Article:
UK consumers want animal wellness compliance from food companies - research

68% say animal wellness is very or extremely important to purchasing decision
calendar icon 8 February 2024
clock icon 3 minute read

NSF, a leading global public health organisation, announced this week its compelling research findings on UK consumers’ attitudes towards animal wellness and its impact on their purchasing decisions.

The recent study conducted by NSF confirms that British consumers are highly conscious of animal wellness in food production, with a significant majority placing importance on companies demonstrating transparency and compliance in animal wellness throughout their global supply chains. While data from the UK government shows the demand for meat is at an all-time low, British consumer’s demand for ethical consumerism is growing.

"Animal wellness should not be a marginal concern for brands anymore; it’s a defining feature of ethical consumerism that is increasingly impacting purchasing decisions," said Elaine Vanier, a veterinarian and the animal wellness program lead for NSF. "Animal wellness is about doing the right thing for the animal and refers to the quality of life experienced by animals in the food supply chain. Including physical and psychological health, living conditions, and how animals are handled and treated. It substantially impacts sustainability, product food safety, and the responsible use of antibiotics and medication." 

"Our research reiterates the weight consumers place on this matter," she added. "We are increasingly called upon to support brands committed to putting these values into practice across their entire protein supply chain."

Key findings from the study include:

  • 68% of UK consumers say animal wellness is either very or extremely important to purchasing decisions.
  • 72% of UK consumer said it was very important or extremely important that companies demonstrate consistency and compliance with animal wellness throughout their supply chain.
  • 73% declared they are more likely to purchase a product that has been certified for animal wellness by a third party, especially those between the 30-44 age group, who were 87% more likely.
  • Only 13% said they would be unwilling to pay a higher price for products certified for animal wellness.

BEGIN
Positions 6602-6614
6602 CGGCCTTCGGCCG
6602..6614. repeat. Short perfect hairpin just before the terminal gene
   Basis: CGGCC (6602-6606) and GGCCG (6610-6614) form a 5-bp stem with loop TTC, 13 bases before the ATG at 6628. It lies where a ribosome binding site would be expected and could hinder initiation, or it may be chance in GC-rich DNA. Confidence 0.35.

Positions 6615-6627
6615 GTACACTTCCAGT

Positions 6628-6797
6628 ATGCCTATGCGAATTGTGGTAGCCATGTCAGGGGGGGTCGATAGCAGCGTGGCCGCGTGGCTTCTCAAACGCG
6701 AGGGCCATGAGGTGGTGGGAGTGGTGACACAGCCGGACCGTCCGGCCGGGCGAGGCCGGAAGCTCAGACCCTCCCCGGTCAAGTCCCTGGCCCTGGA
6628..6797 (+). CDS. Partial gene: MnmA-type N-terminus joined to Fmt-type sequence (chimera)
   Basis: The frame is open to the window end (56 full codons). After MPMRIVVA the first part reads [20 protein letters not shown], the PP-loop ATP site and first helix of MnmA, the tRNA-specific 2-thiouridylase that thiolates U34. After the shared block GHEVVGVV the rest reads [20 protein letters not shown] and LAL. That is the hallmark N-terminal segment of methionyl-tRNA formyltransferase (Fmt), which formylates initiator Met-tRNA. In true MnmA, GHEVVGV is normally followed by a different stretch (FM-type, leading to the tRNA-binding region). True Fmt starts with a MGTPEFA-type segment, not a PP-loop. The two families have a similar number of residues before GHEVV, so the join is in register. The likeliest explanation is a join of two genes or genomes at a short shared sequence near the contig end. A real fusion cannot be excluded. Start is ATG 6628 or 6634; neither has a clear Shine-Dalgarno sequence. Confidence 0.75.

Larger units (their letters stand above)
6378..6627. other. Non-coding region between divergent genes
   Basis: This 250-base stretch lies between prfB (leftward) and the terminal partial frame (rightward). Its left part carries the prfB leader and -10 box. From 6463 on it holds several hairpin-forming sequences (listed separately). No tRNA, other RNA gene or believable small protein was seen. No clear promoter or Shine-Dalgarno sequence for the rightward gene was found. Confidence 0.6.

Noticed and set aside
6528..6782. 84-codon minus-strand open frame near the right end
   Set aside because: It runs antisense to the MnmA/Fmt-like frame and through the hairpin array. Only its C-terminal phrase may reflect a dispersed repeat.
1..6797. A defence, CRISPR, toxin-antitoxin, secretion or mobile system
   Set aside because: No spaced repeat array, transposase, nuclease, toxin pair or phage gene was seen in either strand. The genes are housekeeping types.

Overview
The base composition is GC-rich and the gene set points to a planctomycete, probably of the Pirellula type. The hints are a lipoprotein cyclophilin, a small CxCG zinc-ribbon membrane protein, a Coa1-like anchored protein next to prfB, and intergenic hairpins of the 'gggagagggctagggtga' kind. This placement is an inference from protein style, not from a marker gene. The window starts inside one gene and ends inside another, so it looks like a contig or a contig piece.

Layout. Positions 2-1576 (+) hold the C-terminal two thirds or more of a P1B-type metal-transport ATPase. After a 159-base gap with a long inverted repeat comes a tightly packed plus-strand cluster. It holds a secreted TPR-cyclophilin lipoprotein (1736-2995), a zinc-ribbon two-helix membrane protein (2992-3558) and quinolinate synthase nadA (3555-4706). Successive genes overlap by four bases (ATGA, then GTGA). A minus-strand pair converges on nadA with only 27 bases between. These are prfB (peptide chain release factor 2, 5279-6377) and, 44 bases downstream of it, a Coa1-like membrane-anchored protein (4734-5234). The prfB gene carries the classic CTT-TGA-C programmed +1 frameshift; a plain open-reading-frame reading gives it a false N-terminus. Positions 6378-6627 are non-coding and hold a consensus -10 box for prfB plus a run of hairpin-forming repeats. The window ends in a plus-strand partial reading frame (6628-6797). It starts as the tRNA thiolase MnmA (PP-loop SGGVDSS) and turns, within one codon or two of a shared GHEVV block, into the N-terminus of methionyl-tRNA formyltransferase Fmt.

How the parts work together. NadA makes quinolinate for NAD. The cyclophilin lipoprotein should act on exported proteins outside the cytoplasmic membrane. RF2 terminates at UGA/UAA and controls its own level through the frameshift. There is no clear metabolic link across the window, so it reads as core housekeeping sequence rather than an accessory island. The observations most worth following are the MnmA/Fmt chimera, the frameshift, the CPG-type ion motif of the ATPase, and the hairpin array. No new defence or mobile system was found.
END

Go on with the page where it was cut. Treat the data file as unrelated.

• 84% expect animal products sold by international brands to comply with animal wellness standards, which rises to over 90% for Brits aged 30-44.
  • Only 3 in 10 said they were very or extremely informed of UK animal wellness standards.

The revelation that animal welfare labels are often misinterpreted underscores a critical need for consumer education.

"Our findings highlight a disconnect between consumer perceptions and the real standards behind labels," said Vanier. "Clear, certified labelling is vital to bridge this gap, granting consumers the assurance they seek when making ethical food choices."

For food manufacturing and agricultural companies, NSF’s research indicates that investing in animal wellness is not merely a moral obligation or marketing trend. It is a strategic imperative that resonates with countless consumers, signalling the arrival of a critical juncture for the industry to align with progressive ethical practices.

"It’s clear that a significant majority of British consumers understand that animal wellness comes at a price, with only 13% reluctant to pay more for animal wellness-certified products," said Dale Newitt, Director of Supply Chain Food Safety, NSF. "This speaks volumes about the UK’s consumer conscience and their readiness to invest in ethical and sustainable choices." 

"British consumers are sending a powerful message across borders: 84% expect international brands to not just meet but uphold animal wellness standards," he added. "This is a clarion call for global players to align with UK standards of animal care or risk losing relevance in this key market."

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